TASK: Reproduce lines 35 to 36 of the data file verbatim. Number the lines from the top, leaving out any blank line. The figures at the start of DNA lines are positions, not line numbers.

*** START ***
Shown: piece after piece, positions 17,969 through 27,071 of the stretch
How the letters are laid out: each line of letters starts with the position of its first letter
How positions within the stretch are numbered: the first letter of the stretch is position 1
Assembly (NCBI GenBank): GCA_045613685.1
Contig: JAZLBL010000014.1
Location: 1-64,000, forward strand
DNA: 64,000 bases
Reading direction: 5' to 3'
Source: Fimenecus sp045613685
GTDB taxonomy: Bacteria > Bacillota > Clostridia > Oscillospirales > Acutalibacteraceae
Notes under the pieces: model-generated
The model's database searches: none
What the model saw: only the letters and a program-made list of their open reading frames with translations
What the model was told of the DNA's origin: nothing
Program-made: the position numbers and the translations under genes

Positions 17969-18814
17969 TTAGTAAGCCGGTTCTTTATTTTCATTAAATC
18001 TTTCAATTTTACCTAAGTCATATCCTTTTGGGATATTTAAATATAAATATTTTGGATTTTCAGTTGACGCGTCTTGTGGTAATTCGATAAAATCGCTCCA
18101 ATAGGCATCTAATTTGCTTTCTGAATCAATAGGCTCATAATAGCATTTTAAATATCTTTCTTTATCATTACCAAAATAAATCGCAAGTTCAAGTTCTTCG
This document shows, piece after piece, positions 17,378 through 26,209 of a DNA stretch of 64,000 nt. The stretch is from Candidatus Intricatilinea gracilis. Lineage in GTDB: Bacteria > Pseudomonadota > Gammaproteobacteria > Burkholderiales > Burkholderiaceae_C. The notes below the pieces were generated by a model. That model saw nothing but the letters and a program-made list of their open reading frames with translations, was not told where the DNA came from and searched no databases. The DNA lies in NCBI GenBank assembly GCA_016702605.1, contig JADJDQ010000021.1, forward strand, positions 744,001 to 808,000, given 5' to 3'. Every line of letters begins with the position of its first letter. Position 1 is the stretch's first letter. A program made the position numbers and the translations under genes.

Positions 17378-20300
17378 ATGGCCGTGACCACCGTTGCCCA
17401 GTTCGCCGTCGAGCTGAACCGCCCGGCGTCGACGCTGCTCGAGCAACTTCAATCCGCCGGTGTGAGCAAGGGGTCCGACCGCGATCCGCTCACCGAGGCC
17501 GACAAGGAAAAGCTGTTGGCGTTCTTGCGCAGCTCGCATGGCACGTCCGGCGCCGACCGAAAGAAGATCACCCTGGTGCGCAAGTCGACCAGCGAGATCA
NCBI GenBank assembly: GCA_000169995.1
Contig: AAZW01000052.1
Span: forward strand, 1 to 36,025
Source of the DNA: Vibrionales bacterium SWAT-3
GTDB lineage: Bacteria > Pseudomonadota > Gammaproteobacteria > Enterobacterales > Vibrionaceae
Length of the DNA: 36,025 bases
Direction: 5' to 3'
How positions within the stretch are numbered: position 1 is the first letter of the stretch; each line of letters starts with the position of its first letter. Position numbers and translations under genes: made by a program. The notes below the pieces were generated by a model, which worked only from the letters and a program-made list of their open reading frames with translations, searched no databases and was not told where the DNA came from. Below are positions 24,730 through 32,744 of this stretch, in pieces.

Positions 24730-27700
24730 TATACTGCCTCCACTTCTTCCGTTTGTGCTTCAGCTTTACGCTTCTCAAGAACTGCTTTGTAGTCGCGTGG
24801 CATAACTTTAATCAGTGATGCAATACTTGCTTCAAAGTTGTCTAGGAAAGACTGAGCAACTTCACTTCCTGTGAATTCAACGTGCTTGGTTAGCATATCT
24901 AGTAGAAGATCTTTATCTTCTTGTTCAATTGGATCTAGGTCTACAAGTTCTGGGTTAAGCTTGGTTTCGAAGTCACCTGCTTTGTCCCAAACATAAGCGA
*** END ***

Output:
24801 CATAACTTTAATCAGTGATGCAATACTTGCTTCAAAGTTGTCTAGGAAAGACTGAGCAACTTCACTTCCTGTGAATTCAACGTGCTTGGTTAGCATATCT
24901 AGTAGAAGATCTTTATCTTCTTGTTCAATTGGATCTAGGTCTACAAGTTCTGGGTTAAGCTTGGTTTCGAAGTCACCTGCTTTGTCCCAAACATAAGCGA